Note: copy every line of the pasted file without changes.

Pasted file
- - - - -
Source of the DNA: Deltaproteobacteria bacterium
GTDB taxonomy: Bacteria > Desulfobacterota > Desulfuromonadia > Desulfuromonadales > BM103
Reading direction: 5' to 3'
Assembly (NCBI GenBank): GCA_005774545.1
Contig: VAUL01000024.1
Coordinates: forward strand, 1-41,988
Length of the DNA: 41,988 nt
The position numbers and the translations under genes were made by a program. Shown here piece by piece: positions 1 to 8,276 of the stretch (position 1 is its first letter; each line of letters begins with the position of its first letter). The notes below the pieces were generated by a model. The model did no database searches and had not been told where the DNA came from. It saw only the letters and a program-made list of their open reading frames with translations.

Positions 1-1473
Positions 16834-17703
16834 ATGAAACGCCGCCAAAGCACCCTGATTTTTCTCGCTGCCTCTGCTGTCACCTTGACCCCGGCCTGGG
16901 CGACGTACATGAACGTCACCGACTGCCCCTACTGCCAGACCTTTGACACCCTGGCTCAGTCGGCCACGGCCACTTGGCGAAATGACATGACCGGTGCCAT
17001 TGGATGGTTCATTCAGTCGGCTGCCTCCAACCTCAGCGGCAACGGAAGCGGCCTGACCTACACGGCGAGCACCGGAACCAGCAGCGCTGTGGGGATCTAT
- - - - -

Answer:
Source of the DNA: Deltaproteobacteria bacterium
GTDB taxonomy: Bacteria > Desulfobacterota > Desulfuromonadia > Desulfuromonadales > BM103
Reading direction: 5' to 3'
Assembly (NCBI GenBank): GCA_005774545.1
Contig: VAUL01000024.1
Coordinates: forward strand, 1-41,988
Length of the DNA: 41,988 nt
The position numbers and the translations under genes were made by a program. Shown here piece by piece: positions 1 to 8,276 of the stretch (position 1 is its first letter; each line of letters begins with the position of its first letter). The notes below the pieces were generated by a model. The model did no database searches and had not been told where the DNA came from. It saw only the letters and a program-made list of their open reading frames with translations.

Positions 1-1473
Positions 16834-17703
16834 ATGAAACGCCGCCAAAGCACCCTGATTTTTCTCGCTGCCTCTGCTGTCACCTTGACCCCGGCCTGGG
16901 CGACGTACATGAACGTCACCGACTGCCCCTACTGCCAGACCTTTGACACCCTGGCTCAGTCGGCCACGGCCACTTGGCGAAATGACATGACCGGTGCCAT
17001 TGGATGGTTCATTCAGTCGGCTGCCTCCAACCTCAGCGGCAACGGAAGCGGCCTGACCTACACGGCGAGCACCGGAACCAGCAGCGCTGTGGGGATCTAT